Music Therapy: Helps Soothe Ptsd Symptoms
With the sound of a strumming guitar ringing in the background and the scratching of pen to pad, Veteran Todd Foster of Smyrna, Tenn., writes the soundtrack to his rehabilitation from the traumas of war.
Foster and other Veterans, with help from Tina Haynes, music therapist at the VA Tennessee Valley Healthcare System in Murfreesboro, and Bob Regan, a Nashville musician and Grammy Award-winning songwriter, are using the craft of songwriting as therapy for Veterans to overcome posttraumatic stress disorder.
Foster began the songwriting therapy group in November 2012 and quickly noticed its benefits. “This is one of the best therapies in the VA,” says Foster. “It is such stress relief, and it really keeps you motivated. It keeps you thinking, and not of bad stuff it really gives you a brighter perspective on how to deal with life.”
Most Veterans in the group have little-to-no experience with music. Haynes says that should not stop Veterans from participating, because the staff provides all equipment and instruction.
According to Haynes, the group offers safety, support and stimulation for Veterans to tell their stories and express their thoughts and feelings though songwriting. She says the goal of the program is to provide an environment for emotional, spiritual, and psychosocial support. This, Haynes says, will help develop insights into their struggles as well as problem-solving skills and social interaction.
Trauma And Its Effects
While the word trauma can refer to both physical and psychological trauma, in this paper we focus on the latter. However, defining psychological trauma is in itself problematic. The current Diagnostic and Statistical Manual of Mental Disorders , in the context of defining post-traumatic stress disorder , defines a traumatic event as actual or threatened death, serious injury or sexual violence, whether personally experienced or witnessed, or experienced vicariously. This definition can include a variety of stressors of varying magnitude, frequency and duration. In addition, individual appraisal of an event can lead to differing levels of impact upon each person experiencing the event . As described by Sutton , however, most scholars agree that three aspects are central to an understanding of trauma: shock, wound and a lasting effect .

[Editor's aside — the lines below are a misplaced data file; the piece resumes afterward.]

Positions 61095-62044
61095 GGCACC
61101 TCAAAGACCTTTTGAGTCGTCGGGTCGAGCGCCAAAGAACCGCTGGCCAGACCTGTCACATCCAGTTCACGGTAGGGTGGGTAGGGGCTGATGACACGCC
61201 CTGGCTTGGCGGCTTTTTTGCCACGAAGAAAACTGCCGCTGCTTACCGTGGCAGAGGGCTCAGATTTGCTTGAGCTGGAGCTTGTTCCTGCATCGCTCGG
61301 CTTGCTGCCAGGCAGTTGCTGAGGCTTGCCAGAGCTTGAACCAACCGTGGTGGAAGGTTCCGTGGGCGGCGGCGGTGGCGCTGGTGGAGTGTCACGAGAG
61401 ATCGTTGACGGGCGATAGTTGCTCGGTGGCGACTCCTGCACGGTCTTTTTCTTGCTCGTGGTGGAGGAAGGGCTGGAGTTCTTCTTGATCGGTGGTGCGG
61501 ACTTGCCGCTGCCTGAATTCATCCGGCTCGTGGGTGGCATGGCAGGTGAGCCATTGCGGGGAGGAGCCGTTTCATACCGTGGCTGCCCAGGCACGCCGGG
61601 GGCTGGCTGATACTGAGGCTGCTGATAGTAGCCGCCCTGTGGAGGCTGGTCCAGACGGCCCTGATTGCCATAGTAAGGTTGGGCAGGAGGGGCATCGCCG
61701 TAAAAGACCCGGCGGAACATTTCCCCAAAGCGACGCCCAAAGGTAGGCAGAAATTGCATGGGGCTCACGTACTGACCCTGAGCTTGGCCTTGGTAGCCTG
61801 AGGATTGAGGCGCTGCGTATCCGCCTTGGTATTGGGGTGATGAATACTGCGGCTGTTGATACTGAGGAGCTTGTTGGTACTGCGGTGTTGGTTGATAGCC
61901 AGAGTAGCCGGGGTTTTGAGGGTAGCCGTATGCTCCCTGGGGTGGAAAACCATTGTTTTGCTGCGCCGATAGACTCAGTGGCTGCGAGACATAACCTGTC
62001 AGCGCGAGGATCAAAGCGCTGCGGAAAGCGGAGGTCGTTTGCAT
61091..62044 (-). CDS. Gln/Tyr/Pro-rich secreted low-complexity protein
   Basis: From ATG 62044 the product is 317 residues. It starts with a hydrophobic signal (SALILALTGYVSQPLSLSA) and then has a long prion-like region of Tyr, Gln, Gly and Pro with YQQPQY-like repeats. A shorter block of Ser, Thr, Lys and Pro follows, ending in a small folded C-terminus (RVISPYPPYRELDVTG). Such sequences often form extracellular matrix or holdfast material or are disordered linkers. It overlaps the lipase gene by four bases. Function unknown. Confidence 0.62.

What Happens During Music Therapy
Music therapy isnt simply listening to music. A music therapist may include passive therapy, like listening to music, in their session. But they may also use other interventions, such as writing songs, singing, or playing instruments.
Music therapy has proven to be useful for those struggling with trauma or PTSD. According to a study in the Psychomusicology Journal, music therapy reduces PTSD symptoms and improves day-to-day functioning. Research scientist Adrienna Heinz of the National Center for Post-traumatic Stress Disorder claims that music therapy has the potential to help those struggling with PTSD. She adds, More specifically, music therapy may be considered a resilience-enhancing intervention, as it can help trauma-exposed individuals harness their ability to recover elements of normality in their life following great adversity.
Some cultures use particular types of music as a therapy aid. For example, the Chinese medical community believes that the meridian systems of your body resonate with certain musical tones. When your body hears these tones, the vibrations help to heal your internal organs.
Music therapy can also help you expand your social skills and express your feelings. Sometimes, music therapists will use a certain song or genre to help someone contend with trauma or repressed feelings. In many cases, that person may not consciously realize that they have these thoughts or belief patterns.
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What Does A Music Therapist Do
A professional music therapist will begin by performing an assessment of your emotional and mental well-being. They work together with the physician and mental health professionals on your treatment team. The music therapist may design sessions that foster better communication skills, social functioning, and mood. They may also incorporate tools like active listening to a song, songwriting, meditative music with imagery, or learning how to play an instrument. The therapist will evaluate outcomes regularly and make changes where applicable.
The results are promising when it comes to the effects of music therapy and mental health. Even if havent yet been diagnosed with a mental health disorder, listening to music regularly may boost your mood. Whether it reduces your stress and anxiety or offers a health benefit like lowering blood pressure, music therapy can be a simple and affordable form of treatment. Allow the benefits of music therapy to soothe your soul and heal your body.
Military Uses Music Therapy For Ptsd Treatment
About the blog